Category: OBOR

One Belt, One Road and Many Countries

The inaugural train from Angren to Pap. (photo: Railway Gazette)
The inaugural train from Angren to Pap (photo: Railway Gazette)

by Dr Farkhod Tolipov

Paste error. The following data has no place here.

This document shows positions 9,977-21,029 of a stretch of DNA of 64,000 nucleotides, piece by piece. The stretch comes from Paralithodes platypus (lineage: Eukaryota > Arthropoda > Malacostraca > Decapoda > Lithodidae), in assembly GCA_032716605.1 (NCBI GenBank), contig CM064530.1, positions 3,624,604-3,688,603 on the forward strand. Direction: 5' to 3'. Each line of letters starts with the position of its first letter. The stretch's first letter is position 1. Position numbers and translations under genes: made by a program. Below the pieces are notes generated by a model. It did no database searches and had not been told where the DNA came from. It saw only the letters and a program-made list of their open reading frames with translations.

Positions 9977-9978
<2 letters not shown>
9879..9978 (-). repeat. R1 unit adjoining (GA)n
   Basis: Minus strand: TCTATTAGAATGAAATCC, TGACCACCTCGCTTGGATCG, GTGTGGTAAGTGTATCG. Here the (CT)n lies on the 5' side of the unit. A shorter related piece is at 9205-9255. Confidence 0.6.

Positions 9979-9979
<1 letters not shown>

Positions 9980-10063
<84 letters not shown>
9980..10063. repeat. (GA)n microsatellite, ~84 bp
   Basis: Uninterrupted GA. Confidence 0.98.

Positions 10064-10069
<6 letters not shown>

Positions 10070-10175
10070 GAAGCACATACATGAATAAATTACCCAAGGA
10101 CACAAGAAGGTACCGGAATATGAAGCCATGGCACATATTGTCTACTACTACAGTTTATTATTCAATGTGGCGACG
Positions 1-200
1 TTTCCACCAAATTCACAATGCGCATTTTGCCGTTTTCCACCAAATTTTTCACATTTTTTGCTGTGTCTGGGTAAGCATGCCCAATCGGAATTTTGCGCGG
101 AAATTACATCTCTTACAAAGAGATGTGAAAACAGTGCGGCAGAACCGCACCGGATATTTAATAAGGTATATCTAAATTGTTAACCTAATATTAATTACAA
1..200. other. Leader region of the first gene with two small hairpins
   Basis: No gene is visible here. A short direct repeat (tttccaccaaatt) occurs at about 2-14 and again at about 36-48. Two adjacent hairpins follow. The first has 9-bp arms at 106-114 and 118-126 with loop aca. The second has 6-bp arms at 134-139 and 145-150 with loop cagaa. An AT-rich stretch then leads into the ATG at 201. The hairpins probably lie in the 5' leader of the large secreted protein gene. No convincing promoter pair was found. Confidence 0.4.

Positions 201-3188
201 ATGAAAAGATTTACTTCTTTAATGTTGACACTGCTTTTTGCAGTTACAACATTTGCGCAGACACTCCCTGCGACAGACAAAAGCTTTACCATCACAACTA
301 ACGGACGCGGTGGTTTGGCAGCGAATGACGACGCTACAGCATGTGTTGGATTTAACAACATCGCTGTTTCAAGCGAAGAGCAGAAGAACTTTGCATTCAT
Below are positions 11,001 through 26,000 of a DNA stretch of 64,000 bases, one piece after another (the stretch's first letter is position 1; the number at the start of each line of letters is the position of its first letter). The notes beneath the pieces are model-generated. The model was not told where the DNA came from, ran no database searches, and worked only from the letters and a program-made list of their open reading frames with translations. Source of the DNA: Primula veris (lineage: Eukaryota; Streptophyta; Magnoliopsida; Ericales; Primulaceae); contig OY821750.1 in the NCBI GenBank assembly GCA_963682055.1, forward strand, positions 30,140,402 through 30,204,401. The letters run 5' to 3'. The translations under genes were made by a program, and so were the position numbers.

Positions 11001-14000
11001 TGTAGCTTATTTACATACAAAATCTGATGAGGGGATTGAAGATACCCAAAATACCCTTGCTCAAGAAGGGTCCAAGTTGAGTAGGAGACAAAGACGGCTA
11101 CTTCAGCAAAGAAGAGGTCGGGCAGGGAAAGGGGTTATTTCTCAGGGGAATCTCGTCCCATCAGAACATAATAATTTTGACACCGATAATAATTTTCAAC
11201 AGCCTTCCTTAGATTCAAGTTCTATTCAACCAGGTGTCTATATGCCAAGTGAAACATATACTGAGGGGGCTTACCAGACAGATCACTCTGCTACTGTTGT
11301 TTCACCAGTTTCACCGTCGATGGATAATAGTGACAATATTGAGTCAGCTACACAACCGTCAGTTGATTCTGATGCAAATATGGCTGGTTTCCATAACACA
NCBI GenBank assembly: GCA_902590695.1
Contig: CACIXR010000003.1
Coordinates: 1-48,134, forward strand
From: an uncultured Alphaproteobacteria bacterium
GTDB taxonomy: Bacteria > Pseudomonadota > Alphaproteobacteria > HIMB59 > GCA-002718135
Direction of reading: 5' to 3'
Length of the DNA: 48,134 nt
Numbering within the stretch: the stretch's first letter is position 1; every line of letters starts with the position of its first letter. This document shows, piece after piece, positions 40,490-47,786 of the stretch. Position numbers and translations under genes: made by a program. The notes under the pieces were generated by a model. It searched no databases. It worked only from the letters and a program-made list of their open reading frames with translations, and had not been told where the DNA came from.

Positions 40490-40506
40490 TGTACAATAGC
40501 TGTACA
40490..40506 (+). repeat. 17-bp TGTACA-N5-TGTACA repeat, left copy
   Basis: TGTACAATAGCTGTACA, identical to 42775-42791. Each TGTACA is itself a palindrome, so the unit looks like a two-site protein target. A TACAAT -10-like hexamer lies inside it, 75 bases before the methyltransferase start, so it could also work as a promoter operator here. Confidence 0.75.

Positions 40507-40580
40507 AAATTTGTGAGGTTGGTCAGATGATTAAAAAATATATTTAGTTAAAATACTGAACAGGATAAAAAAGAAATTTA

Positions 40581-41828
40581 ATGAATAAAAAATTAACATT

After the collapse of the Soviet Union the newly independent countries of the Central Asian region for the first time in their modern history looked beyond the iron curtain with which they were isolated from the world within the Soviet era. They quickly remembered that in ancient times they were an important part of what today can be called a global system of communication and trade – the Great Silk Road, which connected China to Europe through the Eurasian continent. Central Asian countries desperately needed to break their newly land-locked status. Forming a trade path from East to West was part of their unique selling point. However, such a position is not merely their geographical destiny. It is also a geopolitical condition due to the fact that unlocking the region depends largely on neighboring great powers – namely China and Russia. But interestingly, the opening and unlocking of Central Asia appears to be a more complicated and protracted process than expected, in which the ‘Modern Silk Road’ needs to balance multiple national interests. Continue reading

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